Joe Ginet transforms Plaisance Ranch into award-winning Oregon winery

By on September 15, 2016
Joe Ginet, owner/winemaker of Plaisance Ranch in Southern Oregon’s Applegate Valley, has been a trailblazer in the United States with Mondeuse, an obscure red Rhône variety native to the Savoie region in eastern France.

Joe Ginet, owner/winemaker of Plaisance Ranch in Southern Oregon’s Applegate Valley, has been a trailblazer in the United States with Mondeusé, an obscure red Rhône variety native to the Savoie region in eastern France. (Photo by Eric Degerman/Great Northwest Wine)

WILLIAMS, Ore. – After milking cows twice a day for 30 years, Southern Oregon dairyman Joe Ginet decided growing grapes and making wine seemed more appealing than ever.

Besides, it was in his blood. And his family tree brought him an obscure red grape variety from the Rhône Valley to work with – Mondeusé.

“In 1998, some cousins of mine came from France, and I was whining to them about how I hated the dairy business,” Ginet said. “I had wanted to get into the wine business, and they are pépinières in France, which are grapevine nurserymen. They are not really winemakers, but they have a lot of vineyards and do about 3 million grafts a year.”

Ginet, a third-generation farmer who bought his first Applegate Valley ranch in 1979, was accustomed to hard work and was willing to learn.

His grandfather, Joseph, served in the French military and moved from the French Alps to the United States in 1890. Eight years later, he put down roots near Jacksonville, Ore. Leading up to Prohibition, Ginet – pronounced GIN-ay – established a vineyard with suitcase cuttings from France and became a winemaker.

Seven decades would span the time from when Joseph died in 1928 to when a grandson he never knew picked up the family’s heritage with wine.

“My cousins provide grape vines for the world, and they said, ‘Well, you should become a pépinière because that’s your heritage and we know how to teach you how to do that,” Ginet said.

His training covered six years, and those cousins from the Savoie region spent six months with him each year.

“They helped us plant the vineyards and taught us the grafting business,” Ginet said. “They actually invested money to get us going with the nursery.”

Nearly two decades later, what used to be his dairy welding shop is a commercial kitchen. The milk tank room serves as his tasting room. A barrel room was a milking parlor.

“We’ve just evolved every bit of the facility into something we could use for the wine business,” he said.

Earlier this year, we visited with Ginet inside that erstwhile welding shop at Plaisance Ranch near Greyback Mountain. Here’s the interview:

Plaisance Ranch grows from grafts

Southern Oregon winemaker Joe Ginet transformed milking stalls from his Williams Valley Dairy into a wine events center at Plaisance Ranch. (Photo by Eric Degerman/Great Northwest Wine)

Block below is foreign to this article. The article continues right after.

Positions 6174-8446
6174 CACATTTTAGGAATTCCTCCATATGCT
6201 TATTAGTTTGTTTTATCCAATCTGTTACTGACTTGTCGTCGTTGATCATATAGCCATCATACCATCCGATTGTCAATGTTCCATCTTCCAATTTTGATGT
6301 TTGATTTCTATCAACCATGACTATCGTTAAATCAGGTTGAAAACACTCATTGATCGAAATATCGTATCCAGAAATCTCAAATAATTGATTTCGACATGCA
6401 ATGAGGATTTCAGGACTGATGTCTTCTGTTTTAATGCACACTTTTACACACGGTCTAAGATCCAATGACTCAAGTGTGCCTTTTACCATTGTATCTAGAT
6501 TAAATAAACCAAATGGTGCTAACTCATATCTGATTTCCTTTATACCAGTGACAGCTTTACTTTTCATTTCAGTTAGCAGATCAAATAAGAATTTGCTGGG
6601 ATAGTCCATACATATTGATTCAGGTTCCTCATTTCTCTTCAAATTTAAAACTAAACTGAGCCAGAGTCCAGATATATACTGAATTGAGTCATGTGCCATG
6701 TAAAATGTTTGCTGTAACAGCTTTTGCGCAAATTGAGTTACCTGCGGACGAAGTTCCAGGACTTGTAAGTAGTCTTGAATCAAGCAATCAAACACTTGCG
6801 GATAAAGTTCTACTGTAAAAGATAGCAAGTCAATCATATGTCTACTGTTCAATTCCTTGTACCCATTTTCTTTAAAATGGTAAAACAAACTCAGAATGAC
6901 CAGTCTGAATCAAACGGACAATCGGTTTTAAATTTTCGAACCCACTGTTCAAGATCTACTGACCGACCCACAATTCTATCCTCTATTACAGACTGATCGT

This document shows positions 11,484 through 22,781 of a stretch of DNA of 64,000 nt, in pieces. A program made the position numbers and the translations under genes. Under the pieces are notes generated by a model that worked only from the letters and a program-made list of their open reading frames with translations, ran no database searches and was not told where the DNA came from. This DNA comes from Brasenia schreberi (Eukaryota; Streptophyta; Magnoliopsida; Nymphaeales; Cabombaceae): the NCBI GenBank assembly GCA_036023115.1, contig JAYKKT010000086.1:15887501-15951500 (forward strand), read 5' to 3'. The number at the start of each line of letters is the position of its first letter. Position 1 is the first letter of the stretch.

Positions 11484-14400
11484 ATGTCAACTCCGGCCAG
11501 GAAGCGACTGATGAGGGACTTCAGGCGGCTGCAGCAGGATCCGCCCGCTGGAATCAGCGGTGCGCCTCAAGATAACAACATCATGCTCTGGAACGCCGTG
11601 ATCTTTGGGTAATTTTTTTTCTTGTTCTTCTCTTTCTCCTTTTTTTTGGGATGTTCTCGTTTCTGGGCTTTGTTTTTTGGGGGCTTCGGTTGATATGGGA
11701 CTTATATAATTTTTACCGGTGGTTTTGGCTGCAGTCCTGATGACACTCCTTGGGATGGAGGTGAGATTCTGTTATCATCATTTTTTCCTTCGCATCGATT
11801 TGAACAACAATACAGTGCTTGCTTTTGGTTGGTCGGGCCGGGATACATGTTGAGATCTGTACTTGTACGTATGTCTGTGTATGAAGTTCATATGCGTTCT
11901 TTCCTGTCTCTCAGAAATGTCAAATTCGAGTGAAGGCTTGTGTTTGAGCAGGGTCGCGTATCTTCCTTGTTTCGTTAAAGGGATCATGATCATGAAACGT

Southern Oregon winemaker Joe Ginet transformed milking stalls from Williams Valley Dairy into a wine events center at Plaisance Ranch. (Photo by Eric Degerman/Great Northwest Wine)

His grandfather named his 500-acre estate Plaisance Orchards, using the French word for “pleasure” – PLAY-zonce. Ginet’s transformation of his own 310-acre ranch was tedious and financially painful for an Oregon nursery providing budwood. At the beginning, Ginet got started by generating 50,000 grafts a year.

“The grafting business is really tough because everything is against you,” he explained. “Bacteria is against you. Fungus is against you. Mother Nature is against you, California nurseries are against you. They are pretty hard to compete with. They do a good job.”

A turning point in the early history of Plaisance Viticulture operation was the expansion of King Estate in Eugene, which began in 1991 with a commitment to certified organic vines. Some of its 465 acres of vineyard received those starts from Ginet.

“King Estate was my first big customer because they bought all the rootstock we could produce – about 150,000 rootstock cuttings a year from us,” Ginet said.

Along the way, Ginet began to make small lots of his own wines from the nursery vines his cousins helped him establish.

“In 2004, we could start to see the light at the end of the tunnel, so we sold the milk cows and started the organic beef herd,” Ginet said. “In 2006, we were a commercial winery. We still sell plants, but right now we sell a lot of material to the California nurseries because we don’t have red blotch – yet.”

At this point, he’s producing about 2,000 cases of wine each year and selling 60 head of cattle to a waiting list of restaurants and consumers. More importantly, there’s no more milking.

Plaisance nursery leads to 42 vine types

Joe Ginet developed his Plaisance Viticulture business with the guidance of family from the Savoie region of France. He began the business in 1998, which provides Oregon-certified plant material, offering grafted and own-rooted vines.